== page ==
Peace lily not growing? Here are some things you can try:
- Long hours of indirect light – much more suitable than shorter hours of bright light
- Consistent watering – this means making sure you hydrate the soil when it’s starting to dry out. It does NOT mean deciding on a watering schedule and sticking to it. That’s a recipe for root rot.
- Feed it – mine likes the General Hydroponics Flora Series every other time I water – 1ml per litre of water
Peace lily flowers/blooming
Pace lilies have the fairly standard spathe and spadix deal that most aroids have. However, peace lily flowers are much nicer – they’re delicate, and have a beautiful shape, plus they flower readily and voraciously in the right conditions.
When do they bloom?
Peace lilies usually take a couple of years to bloom – they won’t do it if they’re too young. My peace lilies bloom all throughout the growing season, starting around May with a bit of a flower spurt around July.
It’s currently November and I’ve just snipped off the spent blooms.
How to encourage blooming
There’s not really a trick to getting peace lilies to bloom. Not only does it depend on the conditions you provide for it, but some cultivars bloom less frequently than others. My variegated peace appears to have given up on both blooming AND producing variegated leaves, though she’s been very prolific with green leaves.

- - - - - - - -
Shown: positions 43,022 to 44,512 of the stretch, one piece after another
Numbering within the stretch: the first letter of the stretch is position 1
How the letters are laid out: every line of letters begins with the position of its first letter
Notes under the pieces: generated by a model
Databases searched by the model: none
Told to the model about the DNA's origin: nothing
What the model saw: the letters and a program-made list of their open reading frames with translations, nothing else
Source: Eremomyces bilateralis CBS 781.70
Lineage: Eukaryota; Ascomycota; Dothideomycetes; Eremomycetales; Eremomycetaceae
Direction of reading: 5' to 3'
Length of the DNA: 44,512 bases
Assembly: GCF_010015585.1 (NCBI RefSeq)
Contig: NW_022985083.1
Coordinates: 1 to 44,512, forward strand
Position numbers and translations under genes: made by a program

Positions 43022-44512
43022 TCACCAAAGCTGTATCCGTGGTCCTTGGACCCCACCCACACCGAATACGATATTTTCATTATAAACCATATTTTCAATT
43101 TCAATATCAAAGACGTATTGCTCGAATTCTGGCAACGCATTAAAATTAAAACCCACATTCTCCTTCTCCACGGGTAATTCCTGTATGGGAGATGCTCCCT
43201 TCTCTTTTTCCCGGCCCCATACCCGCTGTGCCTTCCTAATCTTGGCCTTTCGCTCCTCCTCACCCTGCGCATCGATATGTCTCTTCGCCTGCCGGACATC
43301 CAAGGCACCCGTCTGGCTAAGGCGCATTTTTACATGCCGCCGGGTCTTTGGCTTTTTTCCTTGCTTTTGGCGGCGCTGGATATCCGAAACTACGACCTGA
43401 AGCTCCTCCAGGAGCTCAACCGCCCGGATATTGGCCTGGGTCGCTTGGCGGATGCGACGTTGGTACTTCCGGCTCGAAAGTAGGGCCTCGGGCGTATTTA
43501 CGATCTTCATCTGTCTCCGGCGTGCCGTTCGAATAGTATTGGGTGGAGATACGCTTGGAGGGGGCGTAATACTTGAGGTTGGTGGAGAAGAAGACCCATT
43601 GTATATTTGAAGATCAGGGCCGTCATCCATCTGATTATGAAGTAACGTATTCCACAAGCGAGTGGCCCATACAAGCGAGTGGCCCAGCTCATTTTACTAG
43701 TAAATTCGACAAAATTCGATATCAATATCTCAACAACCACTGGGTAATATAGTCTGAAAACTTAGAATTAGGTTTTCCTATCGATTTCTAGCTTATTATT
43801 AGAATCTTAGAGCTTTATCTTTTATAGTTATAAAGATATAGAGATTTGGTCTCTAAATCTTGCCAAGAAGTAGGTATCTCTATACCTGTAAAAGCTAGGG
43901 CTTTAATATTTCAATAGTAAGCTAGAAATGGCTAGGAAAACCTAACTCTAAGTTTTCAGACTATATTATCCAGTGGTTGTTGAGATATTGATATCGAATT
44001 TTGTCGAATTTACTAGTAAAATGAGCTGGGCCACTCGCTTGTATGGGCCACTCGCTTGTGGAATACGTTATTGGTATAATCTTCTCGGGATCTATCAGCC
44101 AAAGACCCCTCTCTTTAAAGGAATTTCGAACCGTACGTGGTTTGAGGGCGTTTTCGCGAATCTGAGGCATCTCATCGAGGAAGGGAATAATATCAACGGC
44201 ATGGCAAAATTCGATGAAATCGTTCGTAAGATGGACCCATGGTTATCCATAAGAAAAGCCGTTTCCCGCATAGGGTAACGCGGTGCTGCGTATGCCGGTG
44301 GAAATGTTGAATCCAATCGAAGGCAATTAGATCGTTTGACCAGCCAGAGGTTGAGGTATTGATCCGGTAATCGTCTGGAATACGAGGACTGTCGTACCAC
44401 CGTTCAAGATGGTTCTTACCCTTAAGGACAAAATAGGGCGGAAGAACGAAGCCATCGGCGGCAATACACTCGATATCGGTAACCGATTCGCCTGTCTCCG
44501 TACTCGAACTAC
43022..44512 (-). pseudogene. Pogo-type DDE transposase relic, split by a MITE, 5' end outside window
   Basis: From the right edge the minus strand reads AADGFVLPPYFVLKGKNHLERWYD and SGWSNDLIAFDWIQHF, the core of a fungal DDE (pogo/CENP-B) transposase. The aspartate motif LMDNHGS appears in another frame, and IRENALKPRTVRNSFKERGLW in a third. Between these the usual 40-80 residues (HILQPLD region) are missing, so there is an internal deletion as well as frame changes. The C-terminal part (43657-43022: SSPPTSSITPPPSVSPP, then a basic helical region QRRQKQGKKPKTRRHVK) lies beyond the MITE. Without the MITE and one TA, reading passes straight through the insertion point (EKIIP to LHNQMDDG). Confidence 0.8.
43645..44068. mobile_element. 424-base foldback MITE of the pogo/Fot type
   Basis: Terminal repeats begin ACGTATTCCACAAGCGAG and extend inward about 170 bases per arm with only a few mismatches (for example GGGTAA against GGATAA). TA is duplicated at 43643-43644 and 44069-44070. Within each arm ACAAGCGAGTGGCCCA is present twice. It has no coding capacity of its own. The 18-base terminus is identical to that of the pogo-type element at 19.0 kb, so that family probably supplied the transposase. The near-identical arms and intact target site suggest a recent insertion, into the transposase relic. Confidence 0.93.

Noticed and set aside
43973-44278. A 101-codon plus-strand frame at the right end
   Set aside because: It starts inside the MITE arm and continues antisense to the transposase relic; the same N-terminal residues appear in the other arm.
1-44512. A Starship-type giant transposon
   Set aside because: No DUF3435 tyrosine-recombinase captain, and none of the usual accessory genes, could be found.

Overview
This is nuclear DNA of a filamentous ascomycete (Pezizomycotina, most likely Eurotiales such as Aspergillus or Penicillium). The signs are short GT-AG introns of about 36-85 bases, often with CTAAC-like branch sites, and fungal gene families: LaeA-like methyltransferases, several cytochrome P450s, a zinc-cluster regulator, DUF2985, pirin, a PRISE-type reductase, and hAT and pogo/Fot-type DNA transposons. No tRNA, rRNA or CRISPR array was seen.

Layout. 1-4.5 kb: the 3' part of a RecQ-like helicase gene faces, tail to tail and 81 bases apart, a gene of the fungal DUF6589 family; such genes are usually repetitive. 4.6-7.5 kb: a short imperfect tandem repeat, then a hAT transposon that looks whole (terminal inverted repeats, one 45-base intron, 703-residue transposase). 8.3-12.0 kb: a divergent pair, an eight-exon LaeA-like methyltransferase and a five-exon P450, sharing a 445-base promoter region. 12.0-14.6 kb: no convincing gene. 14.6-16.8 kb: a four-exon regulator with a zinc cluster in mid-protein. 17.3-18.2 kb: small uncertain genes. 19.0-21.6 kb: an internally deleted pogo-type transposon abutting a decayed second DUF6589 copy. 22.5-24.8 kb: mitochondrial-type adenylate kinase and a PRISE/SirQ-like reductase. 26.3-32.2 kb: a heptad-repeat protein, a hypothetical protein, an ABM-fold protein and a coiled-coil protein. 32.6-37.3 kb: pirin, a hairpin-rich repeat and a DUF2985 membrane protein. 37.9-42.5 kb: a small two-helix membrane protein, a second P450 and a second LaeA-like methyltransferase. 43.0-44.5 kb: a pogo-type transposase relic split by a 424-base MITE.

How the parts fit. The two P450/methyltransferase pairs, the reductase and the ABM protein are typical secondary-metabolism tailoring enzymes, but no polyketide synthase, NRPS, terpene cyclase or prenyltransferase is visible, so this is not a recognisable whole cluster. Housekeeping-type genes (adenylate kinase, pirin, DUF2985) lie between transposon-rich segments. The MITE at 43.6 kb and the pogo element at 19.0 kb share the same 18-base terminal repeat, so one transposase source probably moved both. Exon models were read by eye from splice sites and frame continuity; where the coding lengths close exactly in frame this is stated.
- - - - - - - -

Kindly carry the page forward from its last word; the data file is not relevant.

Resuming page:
Issues with flowering
The most common reason that your peace lily isn’t flowering is that it’s too young. Growers treat peace lilies with gibberellic acid, which causes them to bloom when they’re not technically old enough.
It’s a naturally occurring hormone, so it’s not damaging to the plant, but it will run out over time, and your plant won’t flower again until it’s mature enough to produce its own gibberellic acid.
The other reason your peace isn’t flowering is that there’s something about its environment that it doesn’t like. Try changing the light, increasing the humidity, and check that the roots are healthy.
How to propagate peace lilies
Peace lilies are propagated by division. You can’t take cuttings like you would a Pothos or Monstera.
It’s really easy to do – scroll back up to the repotting videos if you want to see a video on the process, because it’s all there.
All you have to do is remove the lily from the pot and gently ease the plantlets apart. The different clumps are quite easy to see. Be as gentle as you can – you can even cut them apart with a knife if it’s easier – just cut the root ball into pieces, ensuring each plantlet has some roots.
Peace lilies are one of those plants that can be a dream or a nightmare to care for. In my experience they’re pretty chill – they grow and bloom readily and don’t mind a bit of casual neglect (though they grow best if you nurture them). However, many people struggle with them so I can’t fully endorse them as a beginner-friendly plant.